S&F: Did you look at other depictions of androids on screen?

MA: I really didn’t consider it an android movie. I’ve worked on a number of sci-fi adaptations, I’ve read Philip K. Dick, and I’m intrigued by elemental ideas about artificial intelligence. But, Jordan’s concept of the Prime is more of a conceit, I think, and MARJORIE PRIME is really about humans. Human identity. It’s about how technology can both mirror our flaws and enhance them. And about how memory is part of that exchange–how memory can get displaced and revised.

S&F: There is a scene when Marjorie’s daughter Tess (Geena Davis) and son-in-law Jon (Tim Robbins) talk about the definition of memory. Did you get that from somewhere?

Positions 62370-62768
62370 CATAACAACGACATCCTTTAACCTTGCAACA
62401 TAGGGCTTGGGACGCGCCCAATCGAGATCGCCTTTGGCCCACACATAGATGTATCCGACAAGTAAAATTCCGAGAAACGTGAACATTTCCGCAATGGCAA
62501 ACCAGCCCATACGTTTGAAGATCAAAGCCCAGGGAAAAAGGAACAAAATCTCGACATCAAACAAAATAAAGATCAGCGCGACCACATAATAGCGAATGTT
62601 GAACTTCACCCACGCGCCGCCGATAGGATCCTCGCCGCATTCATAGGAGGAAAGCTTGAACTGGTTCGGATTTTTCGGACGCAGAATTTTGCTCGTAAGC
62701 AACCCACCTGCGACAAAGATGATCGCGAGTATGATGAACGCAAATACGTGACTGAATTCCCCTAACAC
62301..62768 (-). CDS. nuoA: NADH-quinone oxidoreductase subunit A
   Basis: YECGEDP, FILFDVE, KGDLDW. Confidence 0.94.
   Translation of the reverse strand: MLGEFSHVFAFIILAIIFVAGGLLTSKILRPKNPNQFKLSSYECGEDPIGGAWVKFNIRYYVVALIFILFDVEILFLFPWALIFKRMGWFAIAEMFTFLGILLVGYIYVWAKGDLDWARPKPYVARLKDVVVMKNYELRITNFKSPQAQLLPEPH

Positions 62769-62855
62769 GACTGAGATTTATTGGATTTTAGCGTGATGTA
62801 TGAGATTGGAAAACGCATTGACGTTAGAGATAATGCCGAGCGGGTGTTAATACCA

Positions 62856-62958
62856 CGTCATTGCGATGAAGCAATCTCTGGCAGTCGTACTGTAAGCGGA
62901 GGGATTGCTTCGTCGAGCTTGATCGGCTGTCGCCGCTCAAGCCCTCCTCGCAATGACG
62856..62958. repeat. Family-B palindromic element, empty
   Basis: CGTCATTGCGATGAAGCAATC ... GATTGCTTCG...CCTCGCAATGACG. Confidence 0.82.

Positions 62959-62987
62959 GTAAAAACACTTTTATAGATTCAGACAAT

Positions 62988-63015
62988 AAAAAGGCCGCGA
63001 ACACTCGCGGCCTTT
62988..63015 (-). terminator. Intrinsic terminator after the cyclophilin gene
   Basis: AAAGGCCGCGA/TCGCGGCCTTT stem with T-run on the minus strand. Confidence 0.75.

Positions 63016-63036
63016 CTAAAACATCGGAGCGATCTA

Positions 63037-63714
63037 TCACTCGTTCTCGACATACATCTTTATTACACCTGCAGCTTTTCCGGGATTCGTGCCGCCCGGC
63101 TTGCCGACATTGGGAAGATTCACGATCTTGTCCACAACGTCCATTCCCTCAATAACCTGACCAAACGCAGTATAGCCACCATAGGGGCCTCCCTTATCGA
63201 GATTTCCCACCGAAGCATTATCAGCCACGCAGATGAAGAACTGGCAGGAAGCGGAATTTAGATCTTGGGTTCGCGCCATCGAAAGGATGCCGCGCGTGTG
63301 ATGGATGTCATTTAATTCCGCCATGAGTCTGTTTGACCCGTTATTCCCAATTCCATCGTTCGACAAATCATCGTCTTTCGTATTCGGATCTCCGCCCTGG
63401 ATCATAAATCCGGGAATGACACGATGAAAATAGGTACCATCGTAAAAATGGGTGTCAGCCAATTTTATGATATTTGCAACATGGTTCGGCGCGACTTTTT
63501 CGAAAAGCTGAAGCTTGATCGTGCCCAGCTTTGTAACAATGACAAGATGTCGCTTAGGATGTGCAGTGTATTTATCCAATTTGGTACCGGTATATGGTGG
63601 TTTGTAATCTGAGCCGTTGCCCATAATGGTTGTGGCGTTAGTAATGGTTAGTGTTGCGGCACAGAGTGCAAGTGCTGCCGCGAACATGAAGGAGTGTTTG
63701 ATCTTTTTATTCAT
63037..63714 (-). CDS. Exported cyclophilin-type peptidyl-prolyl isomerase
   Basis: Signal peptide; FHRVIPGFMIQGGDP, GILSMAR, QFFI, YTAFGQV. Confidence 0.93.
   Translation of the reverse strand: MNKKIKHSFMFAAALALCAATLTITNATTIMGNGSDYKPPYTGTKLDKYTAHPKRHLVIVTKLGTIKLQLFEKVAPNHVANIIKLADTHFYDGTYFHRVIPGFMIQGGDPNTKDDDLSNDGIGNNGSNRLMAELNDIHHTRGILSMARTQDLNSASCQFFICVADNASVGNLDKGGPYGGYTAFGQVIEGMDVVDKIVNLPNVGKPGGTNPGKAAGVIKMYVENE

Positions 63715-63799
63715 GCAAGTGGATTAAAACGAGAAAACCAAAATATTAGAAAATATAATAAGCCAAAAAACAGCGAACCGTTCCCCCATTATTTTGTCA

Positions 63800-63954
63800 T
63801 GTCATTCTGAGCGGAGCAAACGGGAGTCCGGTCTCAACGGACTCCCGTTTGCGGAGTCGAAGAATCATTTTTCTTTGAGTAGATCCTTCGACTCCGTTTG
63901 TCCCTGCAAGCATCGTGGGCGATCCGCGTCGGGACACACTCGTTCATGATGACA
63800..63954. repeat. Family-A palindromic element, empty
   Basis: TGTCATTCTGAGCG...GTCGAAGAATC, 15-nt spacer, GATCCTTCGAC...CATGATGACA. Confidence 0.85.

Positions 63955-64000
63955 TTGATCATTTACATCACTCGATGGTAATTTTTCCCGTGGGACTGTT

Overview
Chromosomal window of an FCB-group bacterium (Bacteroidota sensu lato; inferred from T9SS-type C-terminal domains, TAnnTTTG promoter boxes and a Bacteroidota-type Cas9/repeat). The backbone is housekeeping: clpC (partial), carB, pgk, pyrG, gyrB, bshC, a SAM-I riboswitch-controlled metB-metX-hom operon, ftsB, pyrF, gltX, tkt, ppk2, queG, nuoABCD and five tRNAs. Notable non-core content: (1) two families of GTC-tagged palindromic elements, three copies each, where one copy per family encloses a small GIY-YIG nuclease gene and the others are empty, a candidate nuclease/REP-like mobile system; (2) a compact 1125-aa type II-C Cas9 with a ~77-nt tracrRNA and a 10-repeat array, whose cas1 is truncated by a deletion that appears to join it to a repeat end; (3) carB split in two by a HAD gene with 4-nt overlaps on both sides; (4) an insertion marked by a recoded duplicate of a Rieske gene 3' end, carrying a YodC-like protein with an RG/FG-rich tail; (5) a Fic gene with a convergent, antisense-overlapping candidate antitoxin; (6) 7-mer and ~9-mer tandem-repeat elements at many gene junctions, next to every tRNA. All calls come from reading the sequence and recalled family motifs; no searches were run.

MA: The characters directly reference William James’s concept that memory is always a copy of a copy and is always diminished, every time you recall something.

S&F: Every time something is remembered it can change. I used to work with Eric Kandel, the Nobel Prize-winning neuroscientist who studies memory.

MA: So William James was ahead of his time. That scene gave the characters a moment to unravel what the film is about. It might be a little too explicit–one friend said, get rid of that scene, it’s too written! He may have been right, but I felt we needed it. The scene gets the characters out of the house, it’s a respite, and it gives us a glimpse into their shared history. Also, there is a song in that scene that shows up later and becomes important.

S&F: Music plays such an interesting role in the film. There is a lot of research about the relationship between music and memory. Did you look at any of it?